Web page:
I’ve been mulling over how to best approach that strange and yet ever-so-common species known as the young-earther. Views that are obviously wrong and yet firmly held are difficult to handle. This isn’t to say that young-earthers are stupid or even irrational, because in my experience they aren’t*. For context, I’ll let any visitors know that I’m a Christian and a scientist (not a biologist) who believes in evolution.
The wrong strategy is to argue a posteriori, or based on evidence. This isn’t because there’s a lack of evidence for evolution–indeed, there’s a vast preponderance–but because it’s accepting the defensive position, which is in itself a passive admission that evolution needs defending. You’re being forced to explain everything. The creationist only has to point out one thing that you personally don’t know the reason for and he or she “wins.” It’s like living in a Chick tract. It’s impossible to argue a posteriori on the offensive, because that would constitute asking the creationist to explain things, and regardless of what you’re presenting, he or she can just say “God made it that way.”
The correct strategy, therefore, has to be arguing a priori, or from beliefs. You have to talk about what different views say about the nature of God and His relationship with man and the rest of creation. For instance, if God created a world that appears to be millions of years old but isn’t, doesn’t that make God deceptive? Bryce over at Theological Musings from an Amateur has done such a thorough job with this strategy that I find there’s little left for me to contribute. His series is here, here, and here, and there’s more on the topic elsewhere on his blog.
A priori arguments are intended to get to the root of the problem. They do for the most part, but I think there’s a deeper issue in this case that they don’t address: Intelligent Design relies on the premise that experts are not trustworthy. As we heard on the Daily Show from the head of the Texas State Board of Education, “Somebody’s got to stand up to the experts.”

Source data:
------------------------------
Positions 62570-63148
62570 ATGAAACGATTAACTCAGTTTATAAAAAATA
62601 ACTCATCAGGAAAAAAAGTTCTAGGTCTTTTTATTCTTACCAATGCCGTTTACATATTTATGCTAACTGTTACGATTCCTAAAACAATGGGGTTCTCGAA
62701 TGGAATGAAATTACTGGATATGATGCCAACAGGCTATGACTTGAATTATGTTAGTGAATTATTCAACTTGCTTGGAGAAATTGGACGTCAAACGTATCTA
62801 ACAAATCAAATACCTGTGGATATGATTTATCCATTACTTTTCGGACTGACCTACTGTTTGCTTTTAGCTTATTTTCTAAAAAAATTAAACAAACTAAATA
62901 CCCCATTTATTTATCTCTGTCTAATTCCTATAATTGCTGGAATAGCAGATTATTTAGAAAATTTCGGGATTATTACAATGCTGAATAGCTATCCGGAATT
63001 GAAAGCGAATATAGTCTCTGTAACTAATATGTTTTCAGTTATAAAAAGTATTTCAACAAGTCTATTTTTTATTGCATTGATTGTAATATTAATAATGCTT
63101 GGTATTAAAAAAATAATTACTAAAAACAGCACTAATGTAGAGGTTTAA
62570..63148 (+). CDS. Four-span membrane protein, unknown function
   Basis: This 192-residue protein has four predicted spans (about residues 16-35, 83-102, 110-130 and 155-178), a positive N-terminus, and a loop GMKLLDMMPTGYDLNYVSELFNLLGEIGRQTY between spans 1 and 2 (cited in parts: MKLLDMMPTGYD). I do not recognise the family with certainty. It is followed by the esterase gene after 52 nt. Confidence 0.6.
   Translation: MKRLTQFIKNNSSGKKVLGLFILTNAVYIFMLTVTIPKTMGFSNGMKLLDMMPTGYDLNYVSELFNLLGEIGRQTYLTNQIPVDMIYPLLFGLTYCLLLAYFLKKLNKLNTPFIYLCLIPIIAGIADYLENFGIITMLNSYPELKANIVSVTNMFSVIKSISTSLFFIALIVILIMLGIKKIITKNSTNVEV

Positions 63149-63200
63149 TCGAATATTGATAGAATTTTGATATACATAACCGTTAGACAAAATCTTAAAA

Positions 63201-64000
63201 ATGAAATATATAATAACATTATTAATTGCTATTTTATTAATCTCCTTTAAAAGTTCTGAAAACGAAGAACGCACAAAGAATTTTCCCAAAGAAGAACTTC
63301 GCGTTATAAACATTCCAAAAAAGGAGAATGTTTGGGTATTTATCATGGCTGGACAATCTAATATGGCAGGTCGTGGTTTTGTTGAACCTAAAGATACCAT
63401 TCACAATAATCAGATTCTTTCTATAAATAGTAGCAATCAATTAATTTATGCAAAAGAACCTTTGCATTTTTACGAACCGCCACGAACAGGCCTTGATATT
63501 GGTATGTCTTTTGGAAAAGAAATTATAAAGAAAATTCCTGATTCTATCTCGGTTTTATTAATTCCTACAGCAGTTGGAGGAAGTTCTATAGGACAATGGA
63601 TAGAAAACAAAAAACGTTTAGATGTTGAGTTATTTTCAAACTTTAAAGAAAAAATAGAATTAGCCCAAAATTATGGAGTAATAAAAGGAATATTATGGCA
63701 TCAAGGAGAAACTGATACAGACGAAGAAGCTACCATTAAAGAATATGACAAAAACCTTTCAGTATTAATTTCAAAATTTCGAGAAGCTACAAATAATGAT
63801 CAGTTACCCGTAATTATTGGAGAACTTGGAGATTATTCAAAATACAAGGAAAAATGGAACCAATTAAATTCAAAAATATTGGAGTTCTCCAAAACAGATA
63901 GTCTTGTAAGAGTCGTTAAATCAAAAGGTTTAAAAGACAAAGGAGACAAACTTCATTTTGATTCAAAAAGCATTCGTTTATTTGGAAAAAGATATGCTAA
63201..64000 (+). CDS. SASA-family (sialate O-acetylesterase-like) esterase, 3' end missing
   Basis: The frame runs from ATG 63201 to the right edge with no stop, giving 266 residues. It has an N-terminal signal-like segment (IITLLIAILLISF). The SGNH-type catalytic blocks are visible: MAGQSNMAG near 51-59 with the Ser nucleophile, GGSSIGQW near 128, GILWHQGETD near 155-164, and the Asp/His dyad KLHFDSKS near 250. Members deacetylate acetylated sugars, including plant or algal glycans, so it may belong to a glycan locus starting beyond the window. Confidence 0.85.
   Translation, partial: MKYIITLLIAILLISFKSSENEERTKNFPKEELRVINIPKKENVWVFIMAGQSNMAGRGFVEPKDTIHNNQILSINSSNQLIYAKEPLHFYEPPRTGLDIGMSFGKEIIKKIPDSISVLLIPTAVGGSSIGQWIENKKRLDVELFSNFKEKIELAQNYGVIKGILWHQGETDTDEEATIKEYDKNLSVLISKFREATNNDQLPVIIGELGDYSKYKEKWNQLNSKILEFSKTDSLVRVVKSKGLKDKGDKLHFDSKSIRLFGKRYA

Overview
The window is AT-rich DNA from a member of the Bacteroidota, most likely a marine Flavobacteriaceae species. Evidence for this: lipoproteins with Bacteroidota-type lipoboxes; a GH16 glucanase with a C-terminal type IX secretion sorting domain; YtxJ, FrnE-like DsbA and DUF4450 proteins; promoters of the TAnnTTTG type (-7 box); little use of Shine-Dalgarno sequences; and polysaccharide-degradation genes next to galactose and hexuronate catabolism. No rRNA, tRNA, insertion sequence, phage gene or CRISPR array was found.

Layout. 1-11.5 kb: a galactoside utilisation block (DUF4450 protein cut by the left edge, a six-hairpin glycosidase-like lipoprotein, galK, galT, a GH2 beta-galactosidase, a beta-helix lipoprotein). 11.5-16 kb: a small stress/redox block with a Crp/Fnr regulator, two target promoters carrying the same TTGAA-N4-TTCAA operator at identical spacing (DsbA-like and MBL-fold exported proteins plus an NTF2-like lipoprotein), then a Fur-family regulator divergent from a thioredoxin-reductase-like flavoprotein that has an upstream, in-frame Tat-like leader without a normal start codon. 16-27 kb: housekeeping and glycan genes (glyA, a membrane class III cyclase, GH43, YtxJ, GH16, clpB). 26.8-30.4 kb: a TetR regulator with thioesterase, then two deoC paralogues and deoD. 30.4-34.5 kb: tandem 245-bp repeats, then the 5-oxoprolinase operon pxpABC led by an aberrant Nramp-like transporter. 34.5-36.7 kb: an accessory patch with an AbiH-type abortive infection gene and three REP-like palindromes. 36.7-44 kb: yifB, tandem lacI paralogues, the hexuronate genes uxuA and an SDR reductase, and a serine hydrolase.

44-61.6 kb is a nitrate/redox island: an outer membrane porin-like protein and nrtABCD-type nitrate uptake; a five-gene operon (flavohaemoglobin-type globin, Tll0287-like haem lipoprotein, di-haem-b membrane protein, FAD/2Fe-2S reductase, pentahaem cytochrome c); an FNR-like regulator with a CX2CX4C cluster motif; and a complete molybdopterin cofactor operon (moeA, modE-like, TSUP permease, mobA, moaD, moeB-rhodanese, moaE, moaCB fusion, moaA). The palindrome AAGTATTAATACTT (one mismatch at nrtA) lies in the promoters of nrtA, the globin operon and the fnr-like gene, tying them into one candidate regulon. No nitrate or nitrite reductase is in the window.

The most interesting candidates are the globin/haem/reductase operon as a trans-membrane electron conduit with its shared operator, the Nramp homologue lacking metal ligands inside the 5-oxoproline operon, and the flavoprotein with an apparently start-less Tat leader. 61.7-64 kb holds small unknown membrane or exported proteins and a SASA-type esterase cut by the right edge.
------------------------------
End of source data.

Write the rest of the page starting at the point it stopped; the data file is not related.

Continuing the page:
This is a necessary element of ID. After all, anyone who gets a proper biology degree (and, really, anyone who studies any science for any length of time) comes to the conclusion that evolution is real. Anyone who has studied geology, astronomy, or any related topic comes to the conclusion that the earth is old. That’s because the sum total of the assembled knowledge of all human history clearly supports the theory.
In order for ID to be correct, someone with a BA in Divinity who read Of Pandas and People has to understand the subject–in fact, all the subjects–better than the consensus of research scientists who have devoted their lives to the field. The scientists have to not only be wrong about the theories, but also about the way one goes about proving or disproving them. The experts cannot be trusted.
If the leading authorities about biology, astronomy, and geology are wrong not only about their conclusions, but even about the correct way to reach a conclusion, this should apply to other fields as well. If a dilettante knows as much as a research scientist about evolution, a patient should be able to diagnose himself as well as a doctor can. Builders and assemblers shouldn’t have to follow the blueprints when constructing a skyscraper or building an airplane, because they should know how one is designed as well as an architect or engineer. General relativity is done for, because someone saying “That’s a load of nonsense” should be just as authoritative as Stephen Hawking.